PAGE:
Here’s a scenario: You find yourself dealing with a situation where one member of an unmarried couple wants to sell their jointly owned home, but the other opposes the idea. A secondary scenario: The property was inherited by multiple children, and one of them is uncooperative or unresponsive to your requests for listing the property. These are just two of many different issues that can arise with joint owners, and one (or more) is unwilling to sell the home.
So what can you do?
Practically speaking, be persistent with the uncooperative/unresponsive owner. It’s amazing how often the “squeaky wheel gets the grease.” If you make that person aware of what they will receive and explain that their role involves only executing a few documents, you might successfully persuade that owner to come around and sign off on the matter.
If that is still a non-starter because they think the property is worth more than it is, or they are refusing to move out or be willing to show the property, then the motivated owner does have an alternative – file a partition action with the Court and force the uncooperative owner to sell.
How does a partition action work?
- First, any co-owner (with a few rare exceptions) can petition the Court to force the sale of a piece of property.
- Second, the process can be long and expensive, depending upon whether the uncooperative party is going to put up a fight or going to try to avoid participation.
- Third, it’s important to grasp that partition remains a court proceeding that demands adherence to specific procedures, including serving all parties, providing opportunities for their participation, likely engaging in mediation, conducting discovery, and more – all of these steps precede reaching a final hearing.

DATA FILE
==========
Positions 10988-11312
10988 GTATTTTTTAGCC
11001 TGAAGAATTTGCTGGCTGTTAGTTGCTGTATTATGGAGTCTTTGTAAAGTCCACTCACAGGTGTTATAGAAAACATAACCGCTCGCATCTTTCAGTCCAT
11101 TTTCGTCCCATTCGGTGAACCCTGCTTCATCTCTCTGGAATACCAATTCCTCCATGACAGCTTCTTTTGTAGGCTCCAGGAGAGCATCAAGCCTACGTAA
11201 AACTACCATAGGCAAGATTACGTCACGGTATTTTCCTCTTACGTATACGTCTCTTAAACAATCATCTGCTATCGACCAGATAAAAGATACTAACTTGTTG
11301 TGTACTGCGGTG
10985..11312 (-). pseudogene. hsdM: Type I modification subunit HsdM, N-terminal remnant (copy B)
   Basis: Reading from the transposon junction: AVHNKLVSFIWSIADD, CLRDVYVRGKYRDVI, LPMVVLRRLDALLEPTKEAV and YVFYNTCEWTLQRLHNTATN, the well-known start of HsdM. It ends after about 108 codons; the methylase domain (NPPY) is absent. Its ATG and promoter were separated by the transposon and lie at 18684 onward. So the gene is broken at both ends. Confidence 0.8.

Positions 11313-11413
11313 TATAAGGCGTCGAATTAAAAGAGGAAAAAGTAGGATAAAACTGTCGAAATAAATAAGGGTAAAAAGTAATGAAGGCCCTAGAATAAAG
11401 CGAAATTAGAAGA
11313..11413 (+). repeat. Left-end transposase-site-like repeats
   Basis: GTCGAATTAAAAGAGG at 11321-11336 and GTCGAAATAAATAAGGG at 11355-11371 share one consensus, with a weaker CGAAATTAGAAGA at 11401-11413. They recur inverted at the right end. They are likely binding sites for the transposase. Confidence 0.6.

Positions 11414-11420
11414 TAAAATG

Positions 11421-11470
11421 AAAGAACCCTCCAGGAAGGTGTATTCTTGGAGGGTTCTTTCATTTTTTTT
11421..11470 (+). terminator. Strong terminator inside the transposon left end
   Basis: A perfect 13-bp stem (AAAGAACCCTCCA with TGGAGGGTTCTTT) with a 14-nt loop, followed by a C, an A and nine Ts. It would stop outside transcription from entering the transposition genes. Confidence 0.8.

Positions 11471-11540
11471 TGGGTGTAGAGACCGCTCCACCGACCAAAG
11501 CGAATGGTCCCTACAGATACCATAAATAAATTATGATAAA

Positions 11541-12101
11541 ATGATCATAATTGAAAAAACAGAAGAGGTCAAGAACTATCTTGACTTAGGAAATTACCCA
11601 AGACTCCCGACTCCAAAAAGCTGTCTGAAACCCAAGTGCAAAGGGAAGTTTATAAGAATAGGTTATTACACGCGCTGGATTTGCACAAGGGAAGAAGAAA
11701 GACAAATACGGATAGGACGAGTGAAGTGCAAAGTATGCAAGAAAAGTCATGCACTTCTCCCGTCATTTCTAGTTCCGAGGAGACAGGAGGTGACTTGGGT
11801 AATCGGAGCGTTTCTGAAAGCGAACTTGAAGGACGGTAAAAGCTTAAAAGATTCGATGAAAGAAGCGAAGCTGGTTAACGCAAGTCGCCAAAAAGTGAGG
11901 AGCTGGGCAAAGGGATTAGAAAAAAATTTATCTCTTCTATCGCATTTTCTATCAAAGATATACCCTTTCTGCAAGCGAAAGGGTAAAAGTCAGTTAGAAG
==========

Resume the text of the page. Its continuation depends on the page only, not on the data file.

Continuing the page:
Setting up realistic expectations of the cooperative owner is an important initial step once you’ve identified that you have a co-owner who has gone missing, is unresponsive, or is refusing to work with the other owners.
What is the ultimate goal of a partition action?
It is simply having a court step in to force the sale of a piece of real property when one or more of the owners are refusing to agree to do so. Fortunately, the Court has several options for getting this accomplished, which include using a real estate broker to act as a special magistrate to be the one with full authority to list, sell, and close on the sale of the real property.
Bottom line, while initiating a partition action may not be the preferred method for selling a piece of real property, it might become the sole option to list the property and facilitate its sale. If you have questions or concerns about dealing with an uncooperative/unresponsive co-owner or partition actions, please seek the advice of a qualified, licensed Florida attorney.